- First, Plugin or Manual?
- PHP based Plugin Backups are Good but not Great
- PHP isn't a efficient Programming Language
- Caching helps but PHP 8.0 is Coming!
- Too many Plugins!
- Manual SSH + rsync + mysqldump reigns supreme!
- Plugin Migration
- Popular Plugins for WordPress
- Local File Backup and Restore
- Remote File Backup and Restore
- Manual Migration
- Database First
- 1. PHPMyAdmin
- Files Second
- 1. FTP/SCP
- Download a FTP/SCP Client
- FXP FTP
So you want to move a large website? 30GB? 50GB? maybe even 200GB? You have options, and I'm going to go over them each here.
First, Plugin or Manual?
PHP based Plugin Backups are Good but not Great
There's a number of WordPress backup and restore plugins that you can use to backup and restore WordPress site. However, they're written in PHP and will use your own hosting resources to accomplish the backup and restore. This is great for small sites, but not large sites.
PHP isn't a efficient Programming Language
Why? PHP is inherently inefficient. Every time you run PHP code it needs to be complied before it can be run. This leads to a considerable amount of CPU usage, essentially you're compiling code almost anytime someone visits your WordPress site or does a checkout with WooCommerce.
Caching helps but PHP 8.0 is Coming!
Granted, full page caching and opcode (bytecode) caching has help with this. But it hasn't fixed the problem entirely, as logged in users can bypass full page caching and opcode cache can only cache so much data at one time. This will however not always be the case, PHP 8.0 will enable JIT (Just in time compiler) which will improve processing time of PHP but to what extent on WordPress workloads? It's not yet know. Here's more on PHP 8.0 and JIT https://platform.sh/blog/2020/php-80-feature-focus-just-in-time-compilation/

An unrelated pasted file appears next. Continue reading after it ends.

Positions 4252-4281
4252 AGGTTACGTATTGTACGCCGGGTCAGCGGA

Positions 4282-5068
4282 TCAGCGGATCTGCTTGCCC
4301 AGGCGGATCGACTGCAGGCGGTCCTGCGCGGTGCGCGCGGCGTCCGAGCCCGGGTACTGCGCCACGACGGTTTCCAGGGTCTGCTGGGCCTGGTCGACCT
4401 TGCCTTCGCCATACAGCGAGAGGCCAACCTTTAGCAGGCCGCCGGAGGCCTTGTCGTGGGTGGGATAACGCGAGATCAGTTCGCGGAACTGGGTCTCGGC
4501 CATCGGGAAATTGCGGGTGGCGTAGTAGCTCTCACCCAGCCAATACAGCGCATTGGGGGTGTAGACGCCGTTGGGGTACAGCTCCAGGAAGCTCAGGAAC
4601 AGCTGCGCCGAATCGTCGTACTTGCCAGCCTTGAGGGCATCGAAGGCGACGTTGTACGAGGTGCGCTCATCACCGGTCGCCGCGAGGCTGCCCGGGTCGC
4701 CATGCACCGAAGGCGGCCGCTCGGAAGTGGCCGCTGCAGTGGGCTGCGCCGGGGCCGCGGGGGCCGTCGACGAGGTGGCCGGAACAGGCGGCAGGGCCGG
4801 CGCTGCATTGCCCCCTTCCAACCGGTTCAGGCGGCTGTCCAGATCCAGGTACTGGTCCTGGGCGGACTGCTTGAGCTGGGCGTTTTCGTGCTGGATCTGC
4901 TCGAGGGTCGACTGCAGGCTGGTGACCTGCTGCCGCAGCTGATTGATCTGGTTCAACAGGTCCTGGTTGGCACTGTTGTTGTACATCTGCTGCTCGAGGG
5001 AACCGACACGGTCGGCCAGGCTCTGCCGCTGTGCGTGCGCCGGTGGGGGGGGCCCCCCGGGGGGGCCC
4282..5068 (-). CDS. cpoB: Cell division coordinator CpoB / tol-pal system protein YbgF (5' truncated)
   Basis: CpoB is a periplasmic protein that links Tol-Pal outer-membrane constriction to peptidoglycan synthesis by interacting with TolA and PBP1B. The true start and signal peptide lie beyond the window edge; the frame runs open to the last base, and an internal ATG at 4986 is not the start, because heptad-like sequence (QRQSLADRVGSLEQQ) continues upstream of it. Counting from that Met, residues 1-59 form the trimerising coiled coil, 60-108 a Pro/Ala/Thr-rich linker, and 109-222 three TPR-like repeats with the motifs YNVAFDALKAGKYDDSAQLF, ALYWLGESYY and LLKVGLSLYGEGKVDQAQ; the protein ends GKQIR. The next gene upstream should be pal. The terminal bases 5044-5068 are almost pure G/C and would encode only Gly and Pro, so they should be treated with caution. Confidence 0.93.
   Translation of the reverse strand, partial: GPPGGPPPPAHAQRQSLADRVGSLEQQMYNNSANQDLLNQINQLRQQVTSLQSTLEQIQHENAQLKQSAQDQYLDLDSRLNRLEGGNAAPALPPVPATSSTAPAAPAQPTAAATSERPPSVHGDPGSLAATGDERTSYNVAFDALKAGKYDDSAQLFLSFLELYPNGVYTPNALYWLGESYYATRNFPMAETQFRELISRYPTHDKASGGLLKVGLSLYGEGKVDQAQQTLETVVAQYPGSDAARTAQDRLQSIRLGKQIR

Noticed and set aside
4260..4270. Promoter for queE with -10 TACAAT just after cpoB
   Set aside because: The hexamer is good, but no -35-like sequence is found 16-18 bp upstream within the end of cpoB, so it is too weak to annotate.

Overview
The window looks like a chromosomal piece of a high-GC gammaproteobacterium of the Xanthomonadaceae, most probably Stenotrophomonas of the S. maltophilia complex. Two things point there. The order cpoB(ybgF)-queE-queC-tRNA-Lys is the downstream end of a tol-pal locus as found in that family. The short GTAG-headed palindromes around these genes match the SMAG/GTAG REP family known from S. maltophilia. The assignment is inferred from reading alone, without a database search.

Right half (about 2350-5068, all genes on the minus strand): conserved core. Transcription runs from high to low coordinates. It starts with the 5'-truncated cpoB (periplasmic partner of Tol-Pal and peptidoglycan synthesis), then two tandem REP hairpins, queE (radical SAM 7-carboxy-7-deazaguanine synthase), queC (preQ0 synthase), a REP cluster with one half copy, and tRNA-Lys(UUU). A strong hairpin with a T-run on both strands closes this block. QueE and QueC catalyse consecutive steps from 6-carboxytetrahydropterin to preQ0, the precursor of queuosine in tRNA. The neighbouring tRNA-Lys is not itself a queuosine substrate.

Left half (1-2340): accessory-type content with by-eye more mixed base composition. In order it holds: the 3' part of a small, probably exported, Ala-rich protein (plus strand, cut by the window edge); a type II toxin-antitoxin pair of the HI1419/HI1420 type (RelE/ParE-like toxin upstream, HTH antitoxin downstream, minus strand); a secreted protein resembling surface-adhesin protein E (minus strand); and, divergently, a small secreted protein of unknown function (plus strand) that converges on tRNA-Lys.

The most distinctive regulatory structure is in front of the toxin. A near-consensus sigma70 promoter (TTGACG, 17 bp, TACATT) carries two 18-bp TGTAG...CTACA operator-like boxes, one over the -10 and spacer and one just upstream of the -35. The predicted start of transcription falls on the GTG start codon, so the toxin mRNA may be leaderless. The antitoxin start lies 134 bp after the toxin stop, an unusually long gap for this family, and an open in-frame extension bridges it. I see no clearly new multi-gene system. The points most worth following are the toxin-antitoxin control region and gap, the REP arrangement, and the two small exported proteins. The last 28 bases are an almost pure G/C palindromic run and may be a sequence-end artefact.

Too many Plugins!
There's actually quite a number of backup and restore plugins available for WordPress, both free and paid. Some free plugins are limited in what you can do and how much you can backup and restore. Some include remote backups, and some use proprietary archiving methods (AIO).
Everyone has their preference, it's human nature. But there are some that are better than others. I'm hoping to eventually test each plugin against a number of different sized sites. When there's free time of course.
Manual SSH + rsync + mysqldump reigns supreme!
At the end of the day, manually migrating your site using SSH + rsync + mysqldump is the gold standard to successfully migrate your site.
Popular Plugins for WordPress
Going to list more after a small poll on our Facebook Group! Join here!
Local File Backup and Restore
More to come!
Remote File Backup and Restore
More to come!
There are quite a few ways to migrate a WordPress site manually. We're going to cover all of them, at least all of the ones I know 😂
I've broken this down to two sections, one for Database and one for Files. They're both totally different and so they need there own sections.
You're going to need a copy of your database.
Super simple, if your host provides PHPMyAdmin you can use the "Export" function when you have the database selected.
Instructions to follow :)
However, for larger databases you might find this process will timeout. Especially if your hosting provider has aggressive restrictions or the server you're on is overloaded and there is no available resources.
This is pretty straight forward method, and most likely available on all hosting providers.
Download a FTP/SCP Client
Grab a popular FTP/SCP client, here's a few!
There's quite a few more online. Simply search and you'll find them!